Hackers Can Easily Take ‘Full Control’ of Popular Smart Doorbell Cameras

Rendering of an Eken smart doorbell.

A new report finds that some popular smart doorbells are susceptible to hacking, allowing infiltrators to easily take control of them if they are nearby.

A test of security cameras sold online through major retailers like Walmart, Amazon, Sears, Temu, and Shein revealed major security flaws, including the ability “to take control of the video doorbell on their target’s home, watching when they and their family members come and go,” according to Consumer Reports. The nonprofit’s report says they are sold under the brand names Eken and Tuck, though it appears they may be sold under other brand names as well.

“On a recent Thursday afternoon, a Consumer Reports journalist received an email containing a grainy image of herself waving at a doorbell camera she’d set up at her back door,” the Consumer Reports article reads. “If the message came from a complete stranger, it would have been alarming. Instead, it was sent by Steve Blair, a CR privacy and security test engineer who had hacked into the doorbell from 2,923 miles away.”

Additionally, Consumer Reports states the cameras “expose your home IP address and WiFi network name to the internet without encryption,” which a digital researcher told the outlet indicates use of “bad practices.”

Anyone who can physically access the smart doorbell can create an Aiwit account, walk up to the device, hold the button to activate pairing mode, connect the doorbell to a WiFi hotspot, and ultimately gain control of the device, according to Consumer Reports. As the publication points out, the true owner can take back control. However, once paired, the hacker could see the serial number of the smart doorbell, which would allow them to remotely gain access without any further password or company account. Further, this would not notify the owner.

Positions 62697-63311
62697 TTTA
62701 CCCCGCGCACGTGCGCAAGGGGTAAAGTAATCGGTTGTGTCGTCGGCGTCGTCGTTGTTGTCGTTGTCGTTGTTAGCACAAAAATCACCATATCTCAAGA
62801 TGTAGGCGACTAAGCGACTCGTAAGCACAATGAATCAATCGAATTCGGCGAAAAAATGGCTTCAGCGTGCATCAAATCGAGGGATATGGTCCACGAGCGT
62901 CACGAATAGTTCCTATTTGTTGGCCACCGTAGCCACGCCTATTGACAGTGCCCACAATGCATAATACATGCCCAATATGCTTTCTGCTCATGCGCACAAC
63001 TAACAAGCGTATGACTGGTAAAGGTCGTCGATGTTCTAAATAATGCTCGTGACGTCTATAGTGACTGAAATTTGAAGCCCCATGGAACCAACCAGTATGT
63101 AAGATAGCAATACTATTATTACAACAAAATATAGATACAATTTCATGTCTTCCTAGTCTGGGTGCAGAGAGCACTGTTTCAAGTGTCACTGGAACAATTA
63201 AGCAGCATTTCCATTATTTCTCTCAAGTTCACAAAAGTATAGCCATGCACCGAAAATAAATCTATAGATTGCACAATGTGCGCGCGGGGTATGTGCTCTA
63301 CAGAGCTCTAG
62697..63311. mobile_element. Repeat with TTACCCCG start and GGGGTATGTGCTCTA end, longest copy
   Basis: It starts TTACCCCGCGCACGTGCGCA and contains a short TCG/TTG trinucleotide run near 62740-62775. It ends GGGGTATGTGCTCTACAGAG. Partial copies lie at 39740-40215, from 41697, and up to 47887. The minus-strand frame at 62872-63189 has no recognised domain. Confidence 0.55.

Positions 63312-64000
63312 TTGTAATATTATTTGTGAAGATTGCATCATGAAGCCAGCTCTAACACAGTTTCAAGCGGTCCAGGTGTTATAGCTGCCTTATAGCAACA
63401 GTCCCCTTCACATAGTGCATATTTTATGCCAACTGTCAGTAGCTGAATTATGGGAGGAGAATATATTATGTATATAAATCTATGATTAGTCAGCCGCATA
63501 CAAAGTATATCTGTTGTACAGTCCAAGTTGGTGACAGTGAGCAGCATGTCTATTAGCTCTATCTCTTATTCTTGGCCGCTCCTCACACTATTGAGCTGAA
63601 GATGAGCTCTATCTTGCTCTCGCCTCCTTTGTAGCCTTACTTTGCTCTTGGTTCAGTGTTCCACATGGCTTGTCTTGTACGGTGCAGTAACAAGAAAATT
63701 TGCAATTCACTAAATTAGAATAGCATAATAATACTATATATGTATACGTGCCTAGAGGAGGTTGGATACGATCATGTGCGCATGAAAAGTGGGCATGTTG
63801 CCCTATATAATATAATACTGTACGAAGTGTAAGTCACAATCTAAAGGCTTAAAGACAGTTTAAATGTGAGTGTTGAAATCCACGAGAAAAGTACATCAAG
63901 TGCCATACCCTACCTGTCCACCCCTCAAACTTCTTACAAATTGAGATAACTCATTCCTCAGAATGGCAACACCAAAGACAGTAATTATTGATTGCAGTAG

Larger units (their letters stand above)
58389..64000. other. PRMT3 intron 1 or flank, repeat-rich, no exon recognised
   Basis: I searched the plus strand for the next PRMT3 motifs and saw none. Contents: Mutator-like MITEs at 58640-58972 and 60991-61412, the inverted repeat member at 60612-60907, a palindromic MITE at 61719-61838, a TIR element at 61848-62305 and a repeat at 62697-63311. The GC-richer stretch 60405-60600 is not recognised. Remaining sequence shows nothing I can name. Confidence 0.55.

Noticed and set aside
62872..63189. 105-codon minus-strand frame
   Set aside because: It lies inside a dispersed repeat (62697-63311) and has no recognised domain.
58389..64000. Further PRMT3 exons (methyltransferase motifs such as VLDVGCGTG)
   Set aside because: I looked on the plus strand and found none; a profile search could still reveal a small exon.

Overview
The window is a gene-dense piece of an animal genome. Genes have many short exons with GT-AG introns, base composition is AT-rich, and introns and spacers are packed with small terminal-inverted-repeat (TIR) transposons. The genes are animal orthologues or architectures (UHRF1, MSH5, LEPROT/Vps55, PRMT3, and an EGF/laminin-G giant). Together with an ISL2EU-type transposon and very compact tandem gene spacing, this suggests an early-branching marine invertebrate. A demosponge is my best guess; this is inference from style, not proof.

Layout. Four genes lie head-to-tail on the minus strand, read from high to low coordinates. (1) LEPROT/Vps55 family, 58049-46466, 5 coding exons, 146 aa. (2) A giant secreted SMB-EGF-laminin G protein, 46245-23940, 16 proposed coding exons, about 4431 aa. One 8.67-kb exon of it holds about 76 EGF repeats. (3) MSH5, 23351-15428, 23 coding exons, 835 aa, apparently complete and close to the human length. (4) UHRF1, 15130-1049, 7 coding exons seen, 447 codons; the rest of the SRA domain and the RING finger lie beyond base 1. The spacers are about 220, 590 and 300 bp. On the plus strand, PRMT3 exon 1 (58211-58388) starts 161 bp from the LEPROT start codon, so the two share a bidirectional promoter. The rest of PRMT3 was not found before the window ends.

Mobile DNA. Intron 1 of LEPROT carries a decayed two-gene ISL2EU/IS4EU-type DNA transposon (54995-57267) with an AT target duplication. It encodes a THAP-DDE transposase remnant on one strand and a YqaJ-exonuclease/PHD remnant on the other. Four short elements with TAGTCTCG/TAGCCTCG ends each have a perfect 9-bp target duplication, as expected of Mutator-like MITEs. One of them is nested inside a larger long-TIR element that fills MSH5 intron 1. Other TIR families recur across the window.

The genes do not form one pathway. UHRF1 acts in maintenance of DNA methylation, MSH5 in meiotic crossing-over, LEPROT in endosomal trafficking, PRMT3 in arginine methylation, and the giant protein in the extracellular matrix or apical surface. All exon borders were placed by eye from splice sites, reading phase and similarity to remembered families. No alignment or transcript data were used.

Simply sharing the serial number, whether with a loved one for a second pair of eyes or by uploading the information online, can reportedly allow anyone access to the smart doorbell’s time-stamped footage. Consumer Reports said providing the serial number was how to the remote test was conducted.

Of course, these smart doorbells aren’t as popular as the Amazon-backed Ring doorbells. However, they are far cheaper, which may make them very appealing to consumers. A standard wireless Ring doorbell camera can cost $100 when bought new, far more than the $30 to $40 it costs to purchase an Eken or Tuck doorbell on Amazon, as PetaPixel found. There are multiple listings for Eken and Tuck smart doorbells, but the highest selling listing PetaPixel viewed on Amazon said it sold more than 2,000 units in the last month. Consumer Reports tallied more than 4,200 sales for January 2024. Some listings PetaPixel viewed, backed up by Consumer Reports‘ findings, displayed an “Overall Pick” label on Amazon as well.

Security has been a large topic looming over smart doorbell conversations, but the new report details ever greater security issues.

Image credits: Eken